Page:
A recipe for life

“Hence without parents by spontaneous birth
Rise the first specks of animated earth”
– E. Darwin, 1803

Spontaneous generation is the idea that life can arise from non living material at any given moment and one of the earliest references I found to the concept was from Anaximander in the 3rd century BC.  Not long after, Aristotle was writing in the 4th century about eels.  They troubled him as he could find no trace of their sex.  He concluded that eels “proceeds neither from pair, nor from an egg” but that instead they were born of the “earth’s guts”, that is spontaneously emerging from mud.  Aristotle believed that worm casts were actually embryonic eels boiling out of the ground.  Pliny the Elder had another idea, that eels would rub themselves against rocks and the scrapings would come to life.  Other eel theories included young emerging from the gills of fish, from dew or being created by electrical disturbances.  The reason that eels caused natural history such issues is because of their lifecycle which starts out at sea, away from the eyes of man.

Aristotle also thought that spontaneous generation applied to a few other creatures, often small, including flies and frogs, which were considered to be lower life forms.  Some were thought to be produced in putrefying mud and dung, in wood, in excrement, and dew.  Later, naturalists would claim that insects spontaneously generated out of old wax, vinegar, damp dust and books.  Even decaying larger animals were thought to generate these smaller lifeforms.  Horses were thought to be transmogrified into hornets, crocodiles into scorpions, mules into locusts and bulls into bees.  Rats were said to come from garbage, aphids from bamboo, flies from sweat and ants from sour wine.

Athanasius Kircher included ‘recipes’ for life in his 1665 book, for example, to create frogs, you needed to collect clay from a ditch where frogs have lived, incubate it in a large vessel, add rainwater and voila!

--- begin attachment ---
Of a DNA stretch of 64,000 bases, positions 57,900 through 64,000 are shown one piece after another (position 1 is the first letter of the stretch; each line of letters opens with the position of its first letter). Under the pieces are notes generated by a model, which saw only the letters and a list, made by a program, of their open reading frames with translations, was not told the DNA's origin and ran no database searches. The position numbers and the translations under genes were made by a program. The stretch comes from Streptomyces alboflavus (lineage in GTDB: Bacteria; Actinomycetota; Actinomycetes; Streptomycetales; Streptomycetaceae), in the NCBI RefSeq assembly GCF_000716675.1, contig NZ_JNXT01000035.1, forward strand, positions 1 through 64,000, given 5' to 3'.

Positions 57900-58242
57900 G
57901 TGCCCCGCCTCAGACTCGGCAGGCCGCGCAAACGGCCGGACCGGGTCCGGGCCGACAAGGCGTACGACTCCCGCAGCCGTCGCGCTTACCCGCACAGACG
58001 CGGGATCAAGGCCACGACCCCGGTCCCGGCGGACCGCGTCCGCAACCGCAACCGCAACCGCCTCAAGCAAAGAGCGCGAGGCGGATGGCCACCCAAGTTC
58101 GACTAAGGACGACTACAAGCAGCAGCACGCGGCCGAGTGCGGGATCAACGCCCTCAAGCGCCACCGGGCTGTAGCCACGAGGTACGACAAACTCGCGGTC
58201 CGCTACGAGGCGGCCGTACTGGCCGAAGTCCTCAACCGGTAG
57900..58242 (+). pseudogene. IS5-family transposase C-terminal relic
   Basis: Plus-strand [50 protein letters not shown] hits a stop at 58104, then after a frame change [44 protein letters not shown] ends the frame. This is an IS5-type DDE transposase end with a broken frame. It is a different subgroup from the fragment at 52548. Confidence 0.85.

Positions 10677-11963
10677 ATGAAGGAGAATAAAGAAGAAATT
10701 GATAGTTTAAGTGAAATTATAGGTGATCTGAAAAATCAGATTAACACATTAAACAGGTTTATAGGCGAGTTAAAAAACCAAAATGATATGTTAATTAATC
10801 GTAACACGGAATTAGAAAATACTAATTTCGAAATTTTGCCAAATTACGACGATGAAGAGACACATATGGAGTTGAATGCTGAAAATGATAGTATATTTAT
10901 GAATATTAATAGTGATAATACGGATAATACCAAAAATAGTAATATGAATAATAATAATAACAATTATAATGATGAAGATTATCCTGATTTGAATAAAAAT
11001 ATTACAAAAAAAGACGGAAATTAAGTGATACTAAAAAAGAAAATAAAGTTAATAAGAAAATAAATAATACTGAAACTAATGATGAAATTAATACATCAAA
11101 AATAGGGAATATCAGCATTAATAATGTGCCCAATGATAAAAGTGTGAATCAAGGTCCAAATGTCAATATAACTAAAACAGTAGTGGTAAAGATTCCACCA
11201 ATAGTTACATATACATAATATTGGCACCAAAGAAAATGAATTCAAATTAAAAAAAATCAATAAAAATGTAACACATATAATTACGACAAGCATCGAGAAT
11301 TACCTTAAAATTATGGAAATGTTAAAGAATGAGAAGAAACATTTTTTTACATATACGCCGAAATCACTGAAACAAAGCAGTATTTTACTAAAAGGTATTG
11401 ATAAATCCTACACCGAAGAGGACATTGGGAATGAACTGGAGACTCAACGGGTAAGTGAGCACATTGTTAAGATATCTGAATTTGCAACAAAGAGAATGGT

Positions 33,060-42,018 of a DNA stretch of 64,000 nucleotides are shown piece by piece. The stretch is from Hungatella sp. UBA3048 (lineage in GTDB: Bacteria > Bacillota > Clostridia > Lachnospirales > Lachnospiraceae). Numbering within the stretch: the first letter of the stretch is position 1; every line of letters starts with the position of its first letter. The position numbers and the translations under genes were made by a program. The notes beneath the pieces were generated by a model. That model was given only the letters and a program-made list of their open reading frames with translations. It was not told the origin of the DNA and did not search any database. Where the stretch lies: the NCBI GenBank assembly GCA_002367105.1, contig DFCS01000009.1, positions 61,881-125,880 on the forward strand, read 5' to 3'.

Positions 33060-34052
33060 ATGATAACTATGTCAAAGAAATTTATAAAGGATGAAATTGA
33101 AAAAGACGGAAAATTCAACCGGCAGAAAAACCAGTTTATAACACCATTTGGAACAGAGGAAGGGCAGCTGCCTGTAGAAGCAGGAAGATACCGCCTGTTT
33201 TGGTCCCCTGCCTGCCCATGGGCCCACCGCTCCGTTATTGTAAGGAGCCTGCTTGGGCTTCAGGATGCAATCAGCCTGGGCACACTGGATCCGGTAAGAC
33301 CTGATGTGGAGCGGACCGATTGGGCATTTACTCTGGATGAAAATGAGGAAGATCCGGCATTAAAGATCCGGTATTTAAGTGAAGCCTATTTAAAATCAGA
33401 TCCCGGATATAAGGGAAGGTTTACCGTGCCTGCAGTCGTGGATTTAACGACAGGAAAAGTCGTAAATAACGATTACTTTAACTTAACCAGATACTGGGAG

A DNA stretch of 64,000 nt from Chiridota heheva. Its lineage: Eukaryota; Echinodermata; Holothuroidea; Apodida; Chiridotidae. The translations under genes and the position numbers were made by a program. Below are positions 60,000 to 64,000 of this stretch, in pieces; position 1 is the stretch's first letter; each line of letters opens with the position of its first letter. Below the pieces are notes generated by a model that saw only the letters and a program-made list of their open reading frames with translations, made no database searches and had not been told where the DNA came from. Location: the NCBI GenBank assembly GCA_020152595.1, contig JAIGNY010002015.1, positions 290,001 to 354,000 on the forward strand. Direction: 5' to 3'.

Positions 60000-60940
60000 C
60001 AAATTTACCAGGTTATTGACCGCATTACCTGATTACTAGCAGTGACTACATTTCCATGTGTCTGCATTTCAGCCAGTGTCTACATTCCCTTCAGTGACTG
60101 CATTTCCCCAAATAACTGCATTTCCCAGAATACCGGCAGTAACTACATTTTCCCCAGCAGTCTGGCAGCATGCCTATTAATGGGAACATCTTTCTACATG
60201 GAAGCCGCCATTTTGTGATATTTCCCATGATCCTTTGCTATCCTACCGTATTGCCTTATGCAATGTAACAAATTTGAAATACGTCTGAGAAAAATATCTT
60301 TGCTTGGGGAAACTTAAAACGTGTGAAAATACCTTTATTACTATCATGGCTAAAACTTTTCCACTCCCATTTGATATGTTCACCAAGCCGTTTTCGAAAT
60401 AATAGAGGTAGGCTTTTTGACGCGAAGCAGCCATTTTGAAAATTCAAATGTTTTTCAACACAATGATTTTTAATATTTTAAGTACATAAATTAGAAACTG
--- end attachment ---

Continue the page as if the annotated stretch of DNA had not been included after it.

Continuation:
Jan Baptist van Helmont in the 17th century tells us how to make poisonous, predatory arachnids; fill a hole in a brick with basil, cover with a second brick and leave in the sun.  To make mice, he instructs us to place wheat and water in a flask, cover with the skirt of an unclean woman, leave for 21 days and there you’ll have baby mice.  Another mouse suggestion was that they emerged from the earth and in some places you could see them fully formed as far as the breast and front feet, the rest still just mud.

To make flies, you collect fly cadaver’s, crush them slightly, put them on a brass plate and sprinkle with honey water.  You can make bees by killing a bull, putting the corpse on branches and herbs during spring and by summer you’d have your bees.  Oysters would grow from slime, cockles from sand and salamanders from fire.

Whilst all of this sounds absurd to us today, if you put yourself in their shoes, I think you’d struggle to find a better theory.  After all, caterpillars don’t have parents that resemble them, and when they die (turn into a chrysalis), they create a butterfly.  Mushrooms grow from dead logs, mould appears out of nowhere and then there are the ‘annual’ fishes of Africa and South America:

“Their lifestyle is almost magical.  They live in puddles, ponds and ditches that dry up for part of the year.  When the puddles dry up, they die.  Only their eggs survive, buried under the dried mud, waiting for the next rains.  Collect mud, add water – and presto, you get fish.  You can see why people believed in spontaneous generation.”
– Olivia Judson

Over time, the idea of spontaneous generation began to be questioned.  In 1646 a sceptic was ridiculed for questioning the idea but Francesco Redi would seek to disprove the idea that maggots grew out of raw meat with experiments in the 17th century (he still believed that living matter could create other living matter eg trees creating wasps and gallflies).  Unfortunately, his results were questioned, holes were poking in the methods and John Needham would go onto ‘prove’ via another experiment that spontaneous generation was of course real.  Needham’s experiment took gravy and heated it, then sealed the end of the flask and the idea was that nothing could survive the heat or get it as it was sealed.  When life started to form, Needham was validated in his belief.  However, he hadn’t heated the flask high enough to kill the bacteria enclosed in it so they survived the process.

Other people would work at disproving spontaneous generation including Lazzaro Spallanzani who built on the work of Redi, but it wasn’t until Louis Pasteur came onto the scene in the 19th century that the theory was conclusively disproved.